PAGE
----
FacebookTwitterYoutubeInstagram
75 Maple Street
Summit, NJ 07901
908.273.0350

Mobile100x100

(973) 273 0350

 

Spring Approaches, Clock Starts Again

canned foodsThe Summit Record of March 2, 1923 reported that with the coming of milder weather, the town clock was working once again, after several months of being literally frozen at 4:03. The Summit Red Cross was collecting used clothing for Russian refugees, especially children. The State Motor Vehicle Commissioner reported that 527 people were killed in auto accidents in 1922, an increase of 100 over the previous year. Ten-year-old Lawrence Keppell was recovering at Overlook Hospital after being dragged several hundred feet by a team of runaway horses. The parishioners of St. Teresa’s Church raised funds to send the assistant rector to Florida. Father Spielman spent two months in the hospital after an operation followed by pneumonia, and it was felt that warm southern weather would help him recover.

The Library has a searchable database of local historical newspapers. Search or browse at:
http://www.digifind-it.com/summit/home.php

Sorry, Boys--No More Cigarettes

halls shoesThe Summit Herald of February 23, 1907 reported that the Summit Board of Trade had a special speaker at a recent meeting.  William Morse of New York described the new technique of disposing of garbage by incineration. The editor of the Herald urged a careful examination of methods, equipment, and maintenance costs, saying that taxes were already high enough. A new cornerstone for the Central Presbyterian Church was delivered, to replace the one which was defaced by vandals.  The Summit Post Office announced a civil service exam for vacant positions as clerk and letter carrier. Salary for a carrier would be $600/year to start, going up to $850 in the second year. The classifieds included an ad for the sale of Topsey T, a “fast-trotting mare” with an impressive pedigree. The Lackawanna League met in Newark to discuss the upcoming baseball season, including a proposal to open a franchise in Elizabeth. The State Assembly considered a bill to raise the age for buying cigarettes from 14 to 18.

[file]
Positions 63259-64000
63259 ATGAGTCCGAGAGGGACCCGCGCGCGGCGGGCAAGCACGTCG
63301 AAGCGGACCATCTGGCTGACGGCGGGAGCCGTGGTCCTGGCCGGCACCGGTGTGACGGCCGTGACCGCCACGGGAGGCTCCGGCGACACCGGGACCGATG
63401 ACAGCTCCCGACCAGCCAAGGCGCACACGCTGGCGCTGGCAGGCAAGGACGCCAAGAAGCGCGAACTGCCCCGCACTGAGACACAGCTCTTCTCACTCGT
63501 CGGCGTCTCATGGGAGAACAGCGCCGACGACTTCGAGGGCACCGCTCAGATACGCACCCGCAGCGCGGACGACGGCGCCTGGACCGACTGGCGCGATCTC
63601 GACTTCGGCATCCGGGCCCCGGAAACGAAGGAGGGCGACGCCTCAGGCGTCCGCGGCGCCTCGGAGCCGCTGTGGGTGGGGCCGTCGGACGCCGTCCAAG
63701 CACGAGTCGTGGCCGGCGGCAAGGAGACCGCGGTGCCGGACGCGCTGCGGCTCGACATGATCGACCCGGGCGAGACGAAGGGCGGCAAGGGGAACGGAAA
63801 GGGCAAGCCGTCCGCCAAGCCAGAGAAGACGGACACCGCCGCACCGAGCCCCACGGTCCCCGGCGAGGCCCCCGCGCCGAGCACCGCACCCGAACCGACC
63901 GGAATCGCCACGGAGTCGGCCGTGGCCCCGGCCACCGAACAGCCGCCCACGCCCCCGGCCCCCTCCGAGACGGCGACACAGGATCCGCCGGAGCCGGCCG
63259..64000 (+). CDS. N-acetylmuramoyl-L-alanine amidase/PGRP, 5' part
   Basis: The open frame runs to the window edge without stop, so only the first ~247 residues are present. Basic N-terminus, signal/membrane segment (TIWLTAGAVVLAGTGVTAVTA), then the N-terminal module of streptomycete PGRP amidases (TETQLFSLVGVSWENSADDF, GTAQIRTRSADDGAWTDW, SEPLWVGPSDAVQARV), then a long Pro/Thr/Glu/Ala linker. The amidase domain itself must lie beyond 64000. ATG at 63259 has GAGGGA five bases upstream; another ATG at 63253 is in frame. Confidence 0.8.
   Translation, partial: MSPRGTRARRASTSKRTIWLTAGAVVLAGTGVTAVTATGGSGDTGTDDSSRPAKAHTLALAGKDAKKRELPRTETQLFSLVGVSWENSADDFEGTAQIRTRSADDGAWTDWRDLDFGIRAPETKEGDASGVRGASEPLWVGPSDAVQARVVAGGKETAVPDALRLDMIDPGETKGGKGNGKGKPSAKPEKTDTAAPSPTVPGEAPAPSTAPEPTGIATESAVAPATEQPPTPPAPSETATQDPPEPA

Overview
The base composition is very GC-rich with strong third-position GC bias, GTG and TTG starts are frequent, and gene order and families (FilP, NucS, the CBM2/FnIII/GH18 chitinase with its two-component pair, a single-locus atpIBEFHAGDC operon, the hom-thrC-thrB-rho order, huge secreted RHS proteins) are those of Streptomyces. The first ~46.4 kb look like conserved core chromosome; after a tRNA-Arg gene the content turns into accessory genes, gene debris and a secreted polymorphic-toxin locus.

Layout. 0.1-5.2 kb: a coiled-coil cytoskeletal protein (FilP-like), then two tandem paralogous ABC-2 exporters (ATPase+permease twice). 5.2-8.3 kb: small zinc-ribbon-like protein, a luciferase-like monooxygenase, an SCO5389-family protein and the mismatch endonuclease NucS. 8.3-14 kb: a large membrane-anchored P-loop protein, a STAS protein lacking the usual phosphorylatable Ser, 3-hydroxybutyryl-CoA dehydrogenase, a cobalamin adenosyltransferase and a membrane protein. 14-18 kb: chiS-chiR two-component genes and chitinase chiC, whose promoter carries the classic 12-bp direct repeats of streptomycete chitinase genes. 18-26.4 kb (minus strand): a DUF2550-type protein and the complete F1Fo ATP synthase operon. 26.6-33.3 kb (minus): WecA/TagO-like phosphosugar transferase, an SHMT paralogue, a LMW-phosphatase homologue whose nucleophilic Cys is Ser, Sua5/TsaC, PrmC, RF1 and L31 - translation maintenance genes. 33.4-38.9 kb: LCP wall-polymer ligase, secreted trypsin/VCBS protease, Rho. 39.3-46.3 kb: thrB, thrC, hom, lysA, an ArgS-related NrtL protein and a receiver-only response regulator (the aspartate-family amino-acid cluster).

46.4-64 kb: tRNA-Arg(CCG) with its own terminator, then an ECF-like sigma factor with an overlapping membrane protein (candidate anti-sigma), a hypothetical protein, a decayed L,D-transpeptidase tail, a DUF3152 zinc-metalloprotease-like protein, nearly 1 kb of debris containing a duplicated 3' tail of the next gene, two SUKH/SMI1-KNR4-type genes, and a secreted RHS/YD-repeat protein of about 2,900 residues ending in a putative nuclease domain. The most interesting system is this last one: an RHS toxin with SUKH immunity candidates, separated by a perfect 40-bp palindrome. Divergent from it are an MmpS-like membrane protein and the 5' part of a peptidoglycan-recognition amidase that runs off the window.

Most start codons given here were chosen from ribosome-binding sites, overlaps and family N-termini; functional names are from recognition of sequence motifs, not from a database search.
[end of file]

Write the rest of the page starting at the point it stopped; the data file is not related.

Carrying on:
The Library has a searchable database of local historical newspapers. Search or browse at:
http://www.digifind-it.com/summit/home.php

Patriotic Meeting

dodgeThe Summit Herald of February 16, 1917 reported that a patriotic mass meeting would be held at the Lyric Theatre, sponsored by the Summit chapter of the National Defense Organization, and with Major General Leonard Wood, former Army Chief of Staff, as a guest speaker. A patient at Fair Oaks Sanitarium broke away from his attendant and jumped from the Springfield Avenue bridge onto the railroad tracks. A train passed over him without striking him, but he died of shock several hours later. The YMCA hosted the annual Boy Scouts fathers and sons banquet. The Summit Equal Suffrage League met at the home of their president, Mrs. John Dey, to discuss the subject of prison reform. The Summit branch of the NJ Association Opposed to Woman’s Suffrage cancelled its monthly meeting. In the Church bowling league, the YMCA team was in the lead, with the Presbyterians in last place. Mrs. Carroll P. Bassett shared a letter she received from an American aid worker, describing how the money raised by the children of Summit was being used to help war orphans in France.

The Library has a searchable database of local historical newspapers. Search or browse at:
http://www.digifind-it.com/summit/home.php